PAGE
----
I just received a message from the Universe. It read, and I quote, “Sillyliss, stop exercising or you will be DOOMED. DOOOOOOMED.” (Yes, it in fact repeated the word “doomed” with extra O’s for emphasis. The universe can be very dramatic.)
It was Friday morning and I had awakened unexpectedly early. I decided this was The Day to start over. Get more exercise! Eat healthy! Prolong my life!
I went downstairs and hopped aboard the S.S. Tony Gazelle.
That day I had that pulled-a-muscle feeling. I described it to myself as “the good kind of pain you get from working out.”
The last time I pulled a muscle, it was due to something equally mundane: brushing my hair, age twelve. It wasn’t a fun thing to go through, but I was a pretty resilient tweenager.
The next morning, Saturday, I woke up and decided to do another Gazelle workout. Go me!
The neck pain was worse on Saturday, but the maximum allowance of ibuprofen provided enough relief to get me through a day full of McDonald’s Playland, grocery shopping, and watching the ducklings play in their turtle pool.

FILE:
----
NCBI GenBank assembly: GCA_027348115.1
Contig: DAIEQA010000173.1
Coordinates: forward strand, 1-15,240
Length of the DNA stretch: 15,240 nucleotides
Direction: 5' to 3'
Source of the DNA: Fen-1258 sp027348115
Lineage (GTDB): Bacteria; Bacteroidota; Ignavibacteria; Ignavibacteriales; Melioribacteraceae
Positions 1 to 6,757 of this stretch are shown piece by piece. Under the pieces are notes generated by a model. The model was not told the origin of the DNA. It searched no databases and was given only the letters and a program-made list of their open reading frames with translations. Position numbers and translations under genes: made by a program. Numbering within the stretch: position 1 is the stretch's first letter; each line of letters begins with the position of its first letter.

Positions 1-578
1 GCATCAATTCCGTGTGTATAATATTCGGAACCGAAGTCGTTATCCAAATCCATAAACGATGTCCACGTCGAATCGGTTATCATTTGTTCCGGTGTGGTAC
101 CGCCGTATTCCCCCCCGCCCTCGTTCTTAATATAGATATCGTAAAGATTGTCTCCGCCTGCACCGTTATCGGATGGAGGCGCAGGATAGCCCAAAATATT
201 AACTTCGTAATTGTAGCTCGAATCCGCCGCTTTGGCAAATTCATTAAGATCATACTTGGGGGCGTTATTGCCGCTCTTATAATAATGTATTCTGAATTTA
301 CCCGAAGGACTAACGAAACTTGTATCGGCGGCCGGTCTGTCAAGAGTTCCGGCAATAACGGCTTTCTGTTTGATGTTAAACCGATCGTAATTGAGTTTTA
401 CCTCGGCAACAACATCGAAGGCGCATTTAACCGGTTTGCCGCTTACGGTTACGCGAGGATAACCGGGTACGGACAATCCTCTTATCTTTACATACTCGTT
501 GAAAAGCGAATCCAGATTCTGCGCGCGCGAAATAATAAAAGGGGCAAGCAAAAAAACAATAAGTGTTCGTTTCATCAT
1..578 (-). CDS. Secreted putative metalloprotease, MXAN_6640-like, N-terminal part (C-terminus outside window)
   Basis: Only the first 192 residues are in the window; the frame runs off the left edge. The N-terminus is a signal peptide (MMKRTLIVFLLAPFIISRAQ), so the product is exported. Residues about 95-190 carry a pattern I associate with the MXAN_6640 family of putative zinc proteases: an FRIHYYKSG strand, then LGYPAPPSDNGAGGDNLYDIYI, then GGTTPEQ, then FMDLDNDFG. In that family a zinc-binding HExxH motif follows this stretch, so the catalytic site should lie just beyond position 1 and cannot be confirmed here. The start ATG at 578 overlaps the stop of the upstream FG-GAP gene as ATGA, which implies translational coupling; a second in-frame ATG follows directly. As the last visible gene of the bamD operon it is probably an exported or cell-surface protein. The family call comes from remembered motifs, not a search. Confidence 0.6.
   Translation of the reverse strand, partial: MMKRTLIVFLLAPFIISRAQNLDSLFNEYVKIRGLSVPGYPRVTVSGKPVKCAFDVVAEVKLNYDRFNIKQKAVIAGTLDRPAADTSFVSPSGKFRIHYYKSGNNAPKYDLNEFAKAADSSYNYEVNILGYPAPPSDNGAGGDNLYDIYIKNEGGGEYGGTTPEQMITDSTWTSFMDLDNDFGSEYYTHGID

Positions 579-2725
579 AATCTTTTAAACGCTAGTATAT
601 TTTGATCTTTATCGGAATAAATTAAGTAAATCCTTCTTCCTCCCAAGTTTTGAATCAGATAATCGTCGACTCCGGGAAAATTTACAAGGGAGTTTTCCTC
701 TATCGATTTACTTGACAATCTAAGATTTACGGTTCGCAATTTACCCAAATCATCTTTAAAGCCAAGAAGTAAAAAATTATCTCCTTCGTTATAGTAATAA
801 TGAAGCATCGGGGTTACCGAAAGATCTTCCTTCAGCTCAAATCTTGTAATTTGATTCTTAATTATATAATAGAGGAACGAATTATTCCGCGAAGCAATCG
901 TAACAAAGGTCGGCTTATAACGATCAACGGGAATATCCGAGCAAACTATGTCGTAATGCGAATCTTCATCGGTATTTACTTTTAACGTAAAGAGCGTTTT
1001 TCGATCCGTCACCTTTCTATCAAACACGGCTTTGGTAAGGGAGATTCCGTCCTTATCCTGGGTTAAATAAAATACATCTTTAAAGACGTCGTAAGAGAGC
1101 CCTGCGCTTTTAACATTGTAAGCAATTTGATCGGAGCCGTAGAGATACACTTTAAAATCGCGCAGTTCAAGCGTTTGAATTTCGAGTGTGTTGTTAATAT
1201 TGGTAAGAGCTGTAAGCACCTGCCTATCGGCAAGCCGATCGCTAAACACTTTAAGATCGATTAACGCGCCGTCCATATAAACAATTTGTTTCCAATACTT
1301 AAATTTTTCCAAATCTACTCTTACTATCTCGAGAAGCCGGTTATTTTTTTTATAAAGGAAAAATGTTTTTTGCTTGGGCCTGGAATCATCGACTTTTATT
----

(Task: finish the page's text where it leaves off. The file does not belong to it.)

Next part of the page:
Sunday, I woke up at 4 a.m. I tried to move my head off the pillow and I thought that my head was going to snap off my neck. It hurt to swallow. It hurt to move. It hurt to cry (but I managed to anyway).
I debated my choices: go to the ER now. Or wait five hours until the walk-in clinic opened. Option ER was not a great option, because I did not think I was physically capable of getting into a motor vehicle at that moment.
But by 9 a.m., I was in the line of people who had injured themselves the night before, waiting for the walk-in clinic to open its doors. I believe this may have coincided with the exact moment that a pen exploded in my purse.
I saw the walk-in clinic doctor at 9:05 a.m. My hands were covered in ink. My wallet was covered in ink. My checkbook was covered in ink. And my insurance card was covered in ink, as was the clinic registration lady who asked to see my insurance card.
I was prepared for the walk-in-clinic doctor to tell me that I needed to check in to the adjoining hospital immediately, before my head fell off my body.
Instead, she told me that it could have been much worse, and that I was lucky. She gave me drugs.
The injury is definitely healing. I can now move my neck about 45 degrees looking toward the right. Huge progress. I can even cry now. What a relief.
And I think I’ll take that message the universe is sending me and stop kidding myself with the exercise. I don’t know if exercise and being all “healthy” would actually prolong my life in any meaningful way, if it can also practically kill me with one minute’s worth of using my left arm that has not been used in twenty years.
I hope I have given Flathead a Father’s Day he won’t soon forget!